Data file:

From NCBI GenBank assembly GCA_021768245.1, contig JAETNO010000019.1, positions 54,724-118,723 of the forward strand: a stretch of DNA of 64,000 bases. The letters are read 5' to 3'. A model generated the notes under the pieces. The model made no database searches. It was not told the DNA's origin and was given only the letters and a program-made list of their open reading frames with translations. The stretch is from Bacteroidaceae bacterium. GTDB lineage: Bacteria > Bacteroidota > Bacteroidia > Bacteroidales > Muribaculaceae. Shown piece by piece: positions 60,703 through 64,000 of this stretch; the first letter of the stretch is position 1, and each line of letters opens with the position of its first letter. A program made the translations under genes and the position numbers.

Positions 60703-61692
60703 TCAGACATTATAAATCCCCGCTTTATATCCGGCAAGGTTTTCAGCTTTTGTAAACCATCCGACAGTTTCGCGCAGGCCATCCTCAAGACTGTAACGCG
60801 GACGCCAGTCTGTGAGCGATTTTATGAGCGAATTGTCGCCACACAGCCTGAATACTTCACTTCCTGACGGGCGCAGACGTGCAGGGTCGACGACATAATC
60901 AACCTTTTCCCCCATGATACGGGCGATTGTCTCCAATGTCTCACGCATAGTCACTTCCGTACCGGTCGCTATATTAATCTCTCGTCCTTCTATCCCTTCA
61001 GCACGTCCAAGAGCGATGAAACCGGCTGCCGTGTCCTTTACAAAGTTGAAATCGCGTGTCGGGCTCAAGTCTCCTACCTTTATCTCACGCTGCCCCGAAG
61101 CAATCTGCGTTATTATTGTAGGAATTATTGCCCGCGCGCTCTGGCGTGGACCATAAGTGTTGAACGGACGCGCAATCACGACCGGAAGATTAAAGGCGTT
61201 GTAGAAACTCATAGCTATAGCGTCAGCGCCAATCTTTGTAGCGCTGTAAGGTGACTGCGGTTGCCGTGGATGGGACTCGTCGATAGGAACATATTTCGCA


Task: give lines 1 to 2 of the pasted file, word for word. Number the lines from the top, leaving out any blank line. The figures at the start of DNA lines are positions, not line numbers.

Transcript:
From NCBI GenBank assembly GCA_021768245.1, contig JAETNO010000019.1, positions 54,724-118,723 of the forward strand: a stretch of DNA of 64,000 bases. The letters are read 5' to 3'. A model generated the notes under the pieces. The model made no database searches. It was not told the DNA's origin and was given only the letters and a program-made list of their open reading frames with translations. The stretch is from Bacteroidaceae bacterium. GTDB lineage: Bacteria > Bacteroidota > Bacteroidia > Bacteroidales > Muribaculaceae. Shown piece by piece: positions 60,703 through 64,000 of this stretch; the first letter of the stretch is position 1, and each line of letters opens with the position of its first letter. A program made the translations under genes and the position numbers.

Positions 60703-61692